German submarine U-472

From Wikipedia, the free encyclopedia
Jump to: navigation, search
History
Nazi Germany
Name: U-472
Ordered: 20 January 1941
Builder: Deutsche Werke, Kiel
Yard number: 303
Laid down: 15 November 1941
Launched: 6 March 1943
Commissioned: 26 May 1943
Fate: Sunk by a British aircraft and a British warship, southeast of Bear Island, March 1943[1]
General characteristics
Class and type: Type VIIC submarine
Displacement:
  • 769 tonnes (757 long tons) surfaced
  • 871 t (857 long tons) submerged
Length:
Beam:
  • 6.20 m (20 ft 4 in) o/a
  • 4.70 m (15 ft 5 in) pressure hull
Height: 9.60 m (31 ft 6 in)
Draught: 4.74 m (15 ft 7 in)
Installed power:
  • 2,800–3,200 PS (2,100–2,400 kW; 2,800–3,200 bhp) (diesels)
  • 750 PS (550 kW; 740 shp) (electric)
Propulsion:
Speed:
  • 17.7 knots (32.8 km/h; 20.4 mph) surfaced
  • 7.6 knots (14.1 km/h; 8.7 mph) submerged
Range:
  • 8,500 nmi (15,700 km; 9,800 mi) at 10 knots (19 km/h; 12 mph) surfaced
  • 80 nmi (150 km; 92 mi) at 4 knots (7.4 km/h; 4.6 mph) submerged
Test depth:
  • 230 m (750 ft)
  • Crush depth: 250–295 m (820–968 ft)
Complement: 4 officers, 40–56 enlisted
Armament:
Service record[2]
Part of:
Commanders:
  • Oblt.z.S. Wolfgang Friedrich Freiherr von Forstner
  • 26 May 1943 – 4 March 1944
Operations: 24 February – 4 March 1944
Victories: None

German submarine U-472 was a Type VIIC U-boat of Nazi Germany's Kriegsmarine during World War II.

She carried out one patrol. She sank no ships.

She was sunk by a British aircraft Swordfish "B" of 816 Squadron FAA by rocket projectiles, and a British warship, southeast of Bear Island, in March 1943.[1][2]

Design[edit]

German Type VIIC submarines were preceded by the shorter Type VIIB submarines. U-472 had a displacement of 769 tonnes (757 long tons) when at the surface and 871 tonnes (857 long tons) while submerged.[3] She had a total length of 67.10 m (220 ft 2 in), a pressure hull length of 50.50 m (165 ft 8 in), a beam of 6.20 m (20 ft 4 in), a height of 9.60 m (31 ft 6 in), and a draught of 4.74 m (15 ft 7 in). The submarine was powered by two Germaniawerft F46 four-stroke, six-cylinder supercharged diesel engines producing a total of 2,800 to 3,200 metric horsepower (2,060 to 2,350 kW; 2,760 to 3,160 shp) for use while surfaced, two Siemens-Schuckert GU 343/38–8 double-acting electric motors producing a total of 750 metric horsepower (550 kW; 740 shp) for use while submerged. She had two shafts and two 1.23 m (4 ft) propellers. The boat was capable of operating at depths of up to 230 metres (750 ft).[3]

The submarine had a maximum surface speed of 17.7 knots (32.8 km/h; 20.4 mph) and a maximum submerged speed of 7.6 knots (14.1 km/h; 8.7 mph).[3] When submerged, the boat could operate for 80 nautical miles (150 km; 92 mi) at 4 knots (7.4 km/h; 4.6 mph); when surfaced, she could travel 8,500 nautical miles (15,700 km; 9,800 mi) at 10 knots (19 km/h; 12 mph). U-472 was fitted with five 53.3 cm (21 in) torpedo tubes (four fitted at the bow and one at the stern), fourteen torpedoes, one 8.8 cm (3.46 in) SK C/35 naval gun, 220 rounds, and an anti-aircraft gun. The boat had a complement of between forty-four and sixty.[3]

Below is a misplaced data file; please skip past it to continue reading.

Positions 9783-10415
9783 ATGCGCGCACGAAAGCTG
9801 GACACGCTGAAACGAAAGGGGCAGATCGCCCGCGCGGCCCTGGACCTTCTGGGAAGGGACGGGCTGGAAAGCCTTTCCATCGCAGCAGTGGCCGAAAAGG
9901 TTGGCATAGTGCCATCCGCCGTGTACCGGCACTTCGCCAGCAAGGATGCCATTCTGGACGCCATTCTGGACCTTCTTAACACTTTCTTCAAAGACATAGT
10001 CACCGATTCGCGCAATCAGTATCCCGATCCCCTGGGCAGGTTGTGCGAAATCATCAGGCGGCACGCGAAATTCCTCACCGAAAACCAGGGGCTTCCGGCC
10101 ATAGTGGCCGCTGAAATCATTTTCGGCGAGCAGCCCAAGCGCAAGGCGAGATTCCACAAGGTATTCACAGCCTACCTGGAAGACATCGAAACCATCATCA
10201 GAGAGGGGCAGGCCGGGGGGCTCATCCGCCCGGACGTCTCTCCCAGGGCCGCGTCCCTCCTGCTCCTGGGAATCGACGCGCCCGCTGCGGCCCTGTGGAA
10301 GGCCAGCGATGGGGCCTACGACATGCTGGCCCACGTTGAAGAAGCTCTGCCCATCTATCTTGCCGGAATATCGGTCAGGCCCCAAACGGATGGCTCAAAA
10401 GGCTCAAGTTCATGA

Service history[edit]

The submarine was laid down on 15 November 1941 at the Deutsche Werke in Kiel as yard number 303, launched on 6 March 1943 and commissioned on 26 May under the command of Oberleutnant zur See Wolfgang Friedrich Freiherr von Forstner.

She served with the 5th U-boat Flotilla from 26 May 1943 for training and the 11th flotilla from 1 January 1944 for operations.

Patrol and loss[edit]

U-472's only patrol was preceded by short voyages from Kiel in Germany to Hammerfest then Narvik in Norway. Her only sortie began with her departure from Narvik on 24 February 1944. She sailed out into the Norwegian Sea, then northeast towards the Barents Sea. On 4 March, when southeast of Bear Island, she was attacked and sunk (one source says she might have been scuttled)[2] by gunfire and rockets from a Fairey Swordfish of 816 Naval Air Squadron FAA and the destroyer HMS Onslaught. The aircraft had come from HMS Chaser.

Twenty-three men died with U-472; there were thirty survivors.[2]

Wolfpacks[edit]

U-472 took part in four wolfpacks, namely.

  • Isegrim (25–27 January 1944)
  • Werwolf (27 January - 1 February 1944)
  • Hartmut (24–28 February 1944)
  • Boreas (28 February - 4 March 1944)

References[edit]

  1. ^ a b Kemp 1999, pp. 173-174.
  2. ^ a b c d Helgason, Guðmundur. "The Type VIIC boat U-472". German U-boats of WWII - uboat.net. Retrieved 24 September 2012. 
  3. ^ a b c d Gröner 1991, pp. 43-46.

Bibliography[edit]

  • Busch, Rainer; Röll, Hans-Joachim (1999). Deutsche U-Boot-Verluste von September 1939 bis Mai 1945. Der U-Boot-Krieg (in German). IV. Hamburg, Berlin, Bonn: Mittler. ISBN 3-8132-0514-2. 
  • Gröner, Erich; Jung, Dieter; Maass, Martin (1991). U-boats and Mine Warfare Vessels. German Warships 1815–1945. 2. Translated by Thomas, Keith; Magowan, Rachel. London: Conway Maritime Press. ISBN 0-85177-593-4. 
  • Kemp, Paul (1999). U-Boats Destroyed - German Submarine Losses in the World Wars. London: Arms & Armour. ISBN 1-85409-515-3. 

External links[edit]